Gideon Haigh: T20’s influence cannot be quarantined

Haigh dwelt upon cricket’s governance, its commercial blind spots and the ‘influence’ of Twenty20, especially the Indian Premier League.

Talking about governance models in Australia and India, Gideon Haigh mentioned that Cricket Australia has embraced a top-down structure despite resistance from the State associations.   -  R. Ragu

Acclaimed cricket writer Gideon Haigh stressed that he did not detect “enough love for the game” from the sport’s administrators. During his visit to Sportstar's office here on Monday afternoon, Haigh dwelt upon cricket’s governance, its commercial blind spots and the ‘influence’ of Twenty20, especially the Indian Premier League.

 

Haigh, who is in India to promote the reprinted version of his maiden bookThe Cricket War, The Story of Kerry Packer’s World Series Cricket, said: “Yes we have had those feel-good stories from the IPL, like the one on Hardik Pandya in Sportstar, but these are not the administrators' priorities, their priority is to make money for themselves than for the players and these are the beneficial outcomes of such a priority. My main concern about Twenty20 is not about the game itself, it is a very dynamic format. But the problem is that it’s influence cannot be quarantined. It perhaps has bred the culture that anything that makes money can be justified. I just don’t feel that it is keeping a bargain with the public. It is fundamentally exploitative of the public and it is very cynical.”

Haigh pointed out that the monetary benefits for players through the IPL are a spin-off from the administrators’ obsession to make money for themselves. N. Ram, chairman, The Hindu Group of Publications, highlighted the case of Cheteshwar Pujara. “The tragic case of Pujara is that there is no demand for him in the IPL. He is a fine player but he has no takers in the auction unlike a T. Natarajan (picked by Kings XI Punjab for ₹3 crore).”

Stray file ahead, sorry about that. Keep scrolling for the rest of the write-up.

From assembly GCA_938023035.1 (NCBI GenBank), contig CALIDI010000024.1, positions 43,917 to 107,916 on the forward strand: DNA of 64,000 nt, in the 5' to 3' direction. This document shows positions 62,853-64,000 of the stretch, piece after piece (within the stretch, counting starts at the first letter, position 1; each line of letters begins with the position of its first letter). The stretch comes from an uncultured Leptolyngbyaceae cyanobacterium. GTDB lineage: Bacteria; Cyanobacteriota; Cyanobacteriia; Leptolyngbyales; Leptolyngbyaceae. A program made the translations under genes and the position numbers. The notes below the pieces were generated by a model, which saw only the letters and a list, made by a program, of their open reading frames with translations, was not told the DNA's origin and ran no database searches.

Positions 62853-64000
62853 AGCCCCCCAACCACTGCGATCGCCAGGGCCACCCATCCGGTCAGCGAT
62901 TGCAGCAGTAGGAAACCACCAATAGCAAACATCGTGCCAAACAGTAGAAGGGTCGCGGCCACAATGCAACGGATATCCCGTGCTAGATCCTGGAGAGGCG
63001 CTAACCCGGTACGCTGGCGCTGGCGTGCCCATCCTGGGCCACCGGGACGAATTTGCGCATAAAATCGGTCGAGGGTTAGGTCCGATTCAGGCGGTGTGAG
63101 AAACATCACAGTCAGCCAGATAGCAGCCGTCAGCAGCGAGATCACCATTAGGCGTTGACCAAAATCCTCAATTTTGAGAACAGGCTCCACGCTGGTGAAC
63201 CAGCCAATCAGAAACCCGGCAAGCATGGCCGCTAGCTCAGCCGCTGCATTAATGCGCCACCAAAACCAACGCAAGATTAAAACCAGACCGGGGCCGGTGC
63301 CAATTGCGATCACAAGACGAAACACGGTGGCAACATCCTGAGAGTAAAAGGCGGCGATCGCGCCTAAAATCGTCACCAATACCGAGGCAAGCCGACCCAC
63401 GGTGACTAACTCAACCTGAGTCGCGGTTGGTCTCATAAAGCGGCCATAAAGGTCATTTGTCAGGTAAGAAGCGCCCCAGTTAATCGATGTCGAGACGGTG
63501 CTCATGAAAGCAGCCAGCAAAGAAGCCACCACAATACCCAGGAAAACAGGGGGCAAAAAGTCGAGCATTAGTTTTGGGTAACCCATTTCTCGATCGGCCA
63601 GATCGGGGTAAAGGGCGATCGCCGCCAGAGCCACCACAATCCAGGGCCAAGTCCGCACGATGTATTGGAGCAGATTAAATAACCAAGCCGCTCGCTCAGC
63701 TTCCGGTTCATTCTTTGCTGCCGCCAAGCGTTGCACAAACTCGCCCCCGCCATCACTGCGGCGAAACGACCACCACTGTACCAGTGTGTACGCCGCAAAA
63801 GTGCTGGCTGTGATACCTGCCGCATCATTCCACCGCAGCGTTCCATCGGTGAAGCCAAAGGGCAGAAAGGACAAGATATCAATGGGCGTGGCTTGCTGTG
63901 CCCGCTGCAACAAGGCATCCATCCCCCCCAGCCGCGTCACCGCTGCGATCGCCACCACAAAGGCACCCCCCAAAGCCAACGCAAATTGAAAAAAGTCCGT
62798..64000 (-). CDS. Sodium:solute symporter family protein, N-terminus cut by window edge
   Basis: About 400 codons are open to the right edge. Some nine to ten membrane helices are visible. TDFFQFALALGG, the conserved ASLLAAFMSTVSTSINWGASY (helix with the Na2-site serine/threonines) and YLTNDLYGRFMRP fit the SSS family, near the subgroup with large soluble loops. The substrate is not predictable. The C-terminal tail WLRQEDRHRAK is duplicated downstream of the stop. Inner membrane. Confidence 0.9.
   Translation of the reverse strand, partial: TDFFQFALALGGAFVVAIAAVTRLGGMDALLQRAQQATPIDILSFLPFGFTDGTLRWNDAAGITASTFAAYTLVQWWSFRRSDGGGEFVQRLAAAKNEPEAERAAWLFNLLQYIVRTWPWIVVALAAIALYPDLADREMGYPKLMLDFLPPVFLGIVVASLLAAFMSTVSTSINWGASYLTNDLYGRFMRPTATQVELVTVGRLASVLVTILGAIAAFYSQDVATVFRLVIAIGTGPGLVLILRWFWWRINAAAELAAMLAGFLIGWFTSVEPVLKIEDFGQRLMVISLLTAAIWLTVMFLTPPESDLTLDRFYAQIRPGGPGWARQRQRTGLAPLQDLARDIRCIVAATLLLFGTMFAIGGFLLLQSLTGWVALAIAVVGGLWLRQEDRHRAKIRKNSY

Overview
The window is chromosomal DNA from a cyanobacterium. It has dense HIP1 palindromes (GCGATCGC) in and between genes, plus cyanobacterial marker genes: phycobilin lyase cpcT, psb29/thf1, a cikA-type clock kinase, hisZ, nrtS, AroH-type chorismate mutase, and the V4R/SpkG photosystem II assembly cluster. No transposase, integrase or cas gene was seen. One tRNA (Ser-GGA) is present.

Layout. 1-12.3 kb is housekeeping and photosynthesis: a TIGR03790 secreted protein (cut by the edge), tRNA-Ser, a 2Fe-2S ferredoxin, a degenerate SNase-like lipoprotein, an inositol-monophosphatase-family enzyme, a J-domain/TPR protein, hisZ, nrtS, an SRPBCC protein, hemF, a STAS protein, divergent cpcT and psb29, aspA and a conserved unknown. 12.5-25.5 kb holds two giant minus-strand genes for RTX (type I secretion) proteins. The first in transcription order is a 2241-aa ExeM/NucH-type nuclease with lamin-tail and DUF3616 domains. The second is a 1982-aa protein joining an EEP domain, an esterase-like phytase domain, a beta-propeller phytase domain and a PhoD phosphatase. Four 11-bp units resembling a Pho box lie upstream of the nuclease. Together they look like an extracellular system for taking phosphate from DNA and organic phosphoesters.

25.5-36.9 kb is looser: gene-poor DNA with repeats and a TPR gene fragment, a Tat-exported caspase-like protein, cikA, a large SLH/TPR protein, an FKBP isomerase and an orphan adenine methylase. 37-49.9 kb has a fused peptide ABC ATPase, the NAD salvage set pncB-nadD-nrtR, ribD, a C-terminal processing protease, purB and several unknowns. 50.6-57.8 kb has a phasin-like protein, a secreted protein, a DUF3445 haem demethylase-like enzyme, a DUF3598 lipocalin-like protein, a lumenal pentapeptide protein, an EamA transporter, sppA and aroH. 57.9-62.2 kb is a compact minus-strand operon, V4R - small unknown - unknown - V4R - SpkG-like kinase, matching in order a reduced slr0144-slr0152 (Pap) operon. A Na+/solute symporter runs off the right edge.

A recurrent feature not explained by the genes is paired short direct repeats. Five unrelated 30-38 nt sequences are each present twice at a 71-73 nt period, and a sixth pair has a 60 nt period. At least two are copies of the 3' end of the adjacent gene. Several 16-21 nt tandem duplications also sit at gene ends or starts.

Talking about governance models in Australia and India, Haigh mentioned that Cricket Australia has embraced a top-down structure despite resistance from the State associations. And about the Indian set-up, he said: “When it comes to the BCCI, it seems as though no one is in control. There seems to be a diffused number of power bases and it looks as though the Supreme Court is forcing the administrators to jump through hoops. At the same time, with a change in personnel at the Supreme Court, it (the reform process) has been through multiple hands and, perhaps, the next chief justice may not have the same proprietary control over the Lodha reforms. Governance models are the creations of individuals and they are susceptible to the strong touch, be it in Australia, India or at the ECB (England and Wales Cricket Board).”

Haigh, though, conceded that India’s initial reluctance to implement the Decision Review System (DRS) proved right in hindsight. “Perversely, India’s stand on the DRS has been vindicated because when it initially came in, it wasn’t completely fool-proof,” he said.

Earlier, in a panel discussion moderated by N. Ram at the Asian College of Journalism, Haigh drew a parallel between market forces in the Packer era to the one in vogue due to the profusion of T20 leagues. Haigh also emphasised the need to back five-day Tests and not to be cowed down by the dictates of broadcasting networks and their monetary muscle.